Soldiers transition to civilian workforce
October 11, 2012
FORT SILL, Okla.-- The Army's troop strength is shrinking as the war in Afghanistan winds down, and many Soldiers face leaving the military and entering the civilian job market at a time when good jobs are hard to find.
To help military personnel who are leaving the service, the Army Career and Alumni Program held a hiring event in September. The event brought Soldiers looking for jobs together with companies seeking to hire new employees.
"That's the hardest part, getting an employer connected to the right Soldier, because they don't understand each other, don't speak the same languages. That's what we focus on with events like this," said George Hubbard, ACAP contractor installation manager. "Even with sequestration coming next year and the economy not being so good right now, there is still a demand for quality Soldiers and their family members. We just want to match the demand with the supply."
Soldiers were encouraged to sign up ahead of time, entering their personal information to narrow their job searches. Most of the Soldiers were pre-registered, and even those who weren't could sign up at the job fair, according to Jaquetta Bowden, ACAP counselor.
"I think some of them weren't showing up on the registration list, because it was run before some of them signed up," Bowden said. "Most of them were able to log in when they got here. It's important for them to indicate their job interests, because that pairs them with the right company when they go to the event."
Hubbard said the hiring event featured 28 companies and agencies, such as Northrop Grumman, Raytheon, Goodyear, the Texas Department of Corrections and others.
"The companies we are working with have jobs that run the gamut - leaders, managers, supervisors, computer specialists, truck drivers and mechanics, you name it they are looking for it," Hubbard said.
There were also representatives from a number of colleges and universities present for Soldiers who want to go to school after their service is over.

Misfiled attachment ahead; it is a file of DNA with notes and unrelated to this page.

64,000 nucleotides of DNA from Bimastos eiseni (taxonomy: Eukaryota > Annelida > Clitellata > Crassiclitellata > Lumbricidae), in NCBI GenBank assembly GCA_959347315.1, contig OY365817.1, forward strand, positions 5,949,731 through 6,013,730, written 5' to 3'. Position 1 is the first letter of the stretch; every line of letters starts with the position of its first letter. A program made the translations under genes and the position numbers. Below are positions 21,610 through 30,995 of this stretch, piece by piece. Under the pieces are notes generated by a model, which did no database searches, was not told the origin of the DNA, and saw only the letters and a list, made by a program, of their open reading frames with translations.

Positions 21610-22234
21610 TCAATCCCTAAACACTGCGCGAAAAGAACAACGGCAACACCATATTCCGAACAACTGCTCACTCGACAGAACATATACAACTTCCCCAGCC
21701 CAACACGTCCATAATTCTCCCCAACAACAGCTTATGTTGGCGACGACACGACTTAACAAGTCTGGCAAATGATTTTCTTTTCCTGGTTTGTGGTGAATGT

Spc. Tony Coronado, B Company, 100th Brigade Support Battalion, was especially interested in attending the hiring event. He will soon be getting out of the Army after 15 years of service.
"I'm looking for something in logistics. There is actually a company that I have applied with, and they are at this job fair. I didn't know they were going to be here, so I am going to go to their booth and talk to them for a while," Coronado said. He was excited about transferring the skills he learned while in the Army to a civilian job.
Other Soldiers were eager to find a new job outside the military.
"I retired last week, and after a week my wife told me to go look for a job. So I came to the job fair," said retired Sgt. 1st Class Paul White. "I was in the 31st Air Defense Artillery Brigade, working with Patriot missiles. There are not a whole lot of civilian job equivalents to working with Patriots, but my other assets are that I was a sergeant first class and I've had experience managing adults."
"We see about 200 to 300 Soldiers a month who are getting out of the Army and looking for jobs. It may be growing soon, but we really don't know yet," Hubbard said. "Our program is being beefed up here at Fort Sill. There are new classes that ACAP is going to be teaching, and the Department of Labor is teaching new classes, as well as the Veterans Affairs office. So it's becoming more robust.
"ACAP is not a job broker, or anything like that. Our mission is to train Soldiers in the job search process; help them put together their resumes, learn how to interview, how to search for jobs on the Internet and find these companies. Then, we teach them how to connect with those companies that have jobs and are looking for somebody of their caliber, that have the same strengths, skills and abilities they have," he said.
ACAP is planning to host more job fairs, with the next one planned for November. He believes these hiring events help Soldiers who are just getting out, as well as those who may not leave the military for another year.
"They're getting to meet some potential employers and experience what the job search process is all about. Even those who aren't getting out for a year or so find it valuable. It's a real good learning opportunity for these Soldiers," Hubbard said.